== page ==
District Offices - 1621 Riverton Road Cinnaminson, NJ 08077

After the Fire 2016

On April 22, 2016 we met with Shawn Simons and Alvaro Llanos for the second time at Cinnaminson High School. Their story of inspiration and education is essential for high school students, teachers, college students, parents, and fire service personnel to learn. On January 19, 2000 the lives of thousands were affected by a fire on the campus of Seton Hall University in Boland Hall. A fire was intentionally set on the third floor lounge of Boland Hall by students partying in celebration of a big win over a rival basketball team. The fire grew very fast and burned very hot; the building fire alarm was activated several times that night. Complacency had set in and no one wanted to leave their warm dorm rooms. The students that attempted to leave were faced with heavy fire and smoke conditions. Three freshman students passed away and 58 others were injured. Shawn and Alvaro were two of the most severely burned students.

This is the second year the Cinnaminson Fire Marshal’s Office has run the fire prevention program for seniors preparing to go to college. This year, Palmyra High School seniors were invited to attend the presentation. When preparing to go to college there are a lot of decisions to make and sometimes fire safety choices are overlooked. Throughout the presentation you will realize that the skills learned at a very young age could have increased the chance of surviving the fire and getting out of the dorm room safely.

After this fire the state of New Jersey passed legislation which requires all colleges, universities, and boarding school housing to be fully suppressed. This will also include fraternities, sororities, and off campus housing owned by the institution. These systems are required to be tested annually per NFPA. The New Jersey Uniform Fire Code requires an automatic fire alarm system to be installed and maintained in all residential buildings that have more than three apartments and in all dormitories. There are buildings in the school area that are NOT sanctioned by the institution but are available for student housing. These buildings may NOT have all the fire protection systems found on campus or in school sanctioned housing.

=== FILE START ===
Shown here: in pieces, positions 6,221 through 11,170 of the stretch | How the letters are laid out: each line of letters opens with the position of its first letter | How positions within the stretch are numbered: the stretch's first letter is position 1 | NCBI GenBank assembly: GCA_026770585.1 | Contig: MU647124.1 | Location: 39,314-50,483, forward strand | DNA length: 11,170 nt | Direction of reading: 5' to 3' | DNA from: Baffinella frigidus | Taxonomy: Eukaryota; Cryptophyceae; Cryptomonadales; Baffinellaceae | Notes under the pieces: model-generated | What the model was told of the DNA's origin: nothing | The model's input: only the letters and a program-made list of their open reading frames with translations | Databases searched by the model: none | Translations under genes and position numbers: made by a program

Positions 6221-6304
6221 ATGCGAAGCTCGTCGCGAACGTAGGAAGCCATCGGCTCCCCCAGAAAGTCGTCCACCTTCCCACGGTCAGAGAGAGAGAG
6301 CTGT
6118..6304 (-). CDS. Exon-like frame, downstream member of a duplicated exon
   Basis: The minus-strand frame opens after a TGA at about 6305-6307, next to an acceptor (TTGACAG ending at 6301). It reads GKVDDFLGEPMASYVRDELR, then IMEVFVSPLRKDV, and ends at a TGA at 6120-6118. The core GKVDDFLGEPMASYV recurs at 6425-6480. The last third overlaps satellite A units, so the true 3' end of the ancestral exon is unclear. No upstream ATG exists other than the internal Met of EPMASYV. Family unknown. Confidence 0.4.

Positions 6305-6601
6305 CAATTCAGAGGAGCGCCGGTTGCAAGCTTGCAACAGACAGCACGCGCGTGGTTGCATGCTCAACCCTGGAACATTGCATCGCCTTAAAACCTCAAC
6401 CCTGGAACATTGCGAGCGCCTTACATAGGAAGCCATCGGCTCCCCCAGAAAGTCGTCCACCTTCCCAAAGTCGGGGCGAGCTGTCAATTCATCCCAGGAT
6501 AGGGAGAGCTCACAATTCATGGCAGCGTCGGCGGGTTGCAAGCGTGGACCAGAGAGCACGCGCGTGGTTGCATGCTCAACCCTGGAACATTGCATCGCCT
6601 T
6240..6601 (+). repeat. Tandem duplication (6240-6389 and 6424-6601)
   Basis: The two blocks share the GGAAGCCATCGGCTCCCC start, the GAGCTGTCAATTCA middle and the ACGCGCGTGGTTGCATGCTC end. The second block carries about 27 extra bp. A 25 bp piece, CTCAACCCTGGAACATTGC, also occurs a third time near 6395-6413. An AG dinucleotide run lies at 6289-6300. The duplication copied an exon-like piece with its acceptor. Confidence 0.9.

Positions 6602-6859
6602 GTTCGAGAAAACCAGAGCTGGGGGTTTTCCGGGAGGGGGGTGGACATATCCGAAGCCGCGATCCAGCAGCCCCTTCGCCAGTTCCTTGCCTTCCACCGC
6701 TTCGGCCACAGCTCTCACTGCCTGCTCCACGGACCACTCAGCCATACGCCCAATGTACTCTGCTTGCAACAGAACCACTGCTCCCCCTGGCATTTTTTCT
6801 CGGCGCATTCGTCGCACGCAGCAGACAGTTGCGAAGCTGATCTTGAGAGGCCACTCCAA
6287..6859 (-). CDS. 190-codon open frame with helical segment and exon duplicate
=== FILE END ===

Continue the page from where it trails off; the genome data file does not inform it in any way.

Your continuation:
There are many things to check when you’re moving into your dorm room. Always know two ways out. Look at all exit doors and hallways to make sure they are free and clear and there is no storage blocking them. Windows may be used as an emergency exit if there is only one means of egress out of the room. Check to make sure the windows and fire escapes are clear from storage and unobstructed.

Windows with bars must be operable from the inside. Dorm room doors can play a major role in surviving fires. Dormitory sleeping room doors have self-closing hardware. This is to keep the smoke and fire gases from entering the dorm room.

After the presentation, we handed out Cinnaminson Fire Department lanyards for all of the seniors for both schools. I explained to the students they should put their dorm room key on the lanyard and keep it next to their bed. If they are able to make it into the hallway but then have to return because conditions worsen they will need their dorm room keys to get back in. When the fire alarm goes off they must get dressed, grab their dorm room keys, and feel the door for heat before opening. If there is no heat you must crawl low and find the closest and safest exit to leave the building. The main exit, although used every day, may not be the safest way out of a fire. Throughout the presentation we learned that several students including Shawn and Alvaro did not remember their second exit. They crawled through extreme heat and smoke to make it through the main exit. They explained if they had went to the second exit, although they would have been in some smoke, they would not have been burned as badly.

Shawn and Alvaro spoke about several topics throughout the presentation that include fire alarms, sprinkler systems, escape plans, and the effects of pranks. They also discuss overcoming adversity – the physical, mental, and emotional toll faced during trying times and more. Fire safety procedures must be exercised throughout our lives not just when we are children learning stop, drop, and roll. Always know your surroundings and how to get back out. Look for second exits, sprinkler systems, fire alarms, and if the building has a compliance certificate from the university. There are so many decisions to make about moving away to college; put life safety at the top of the list.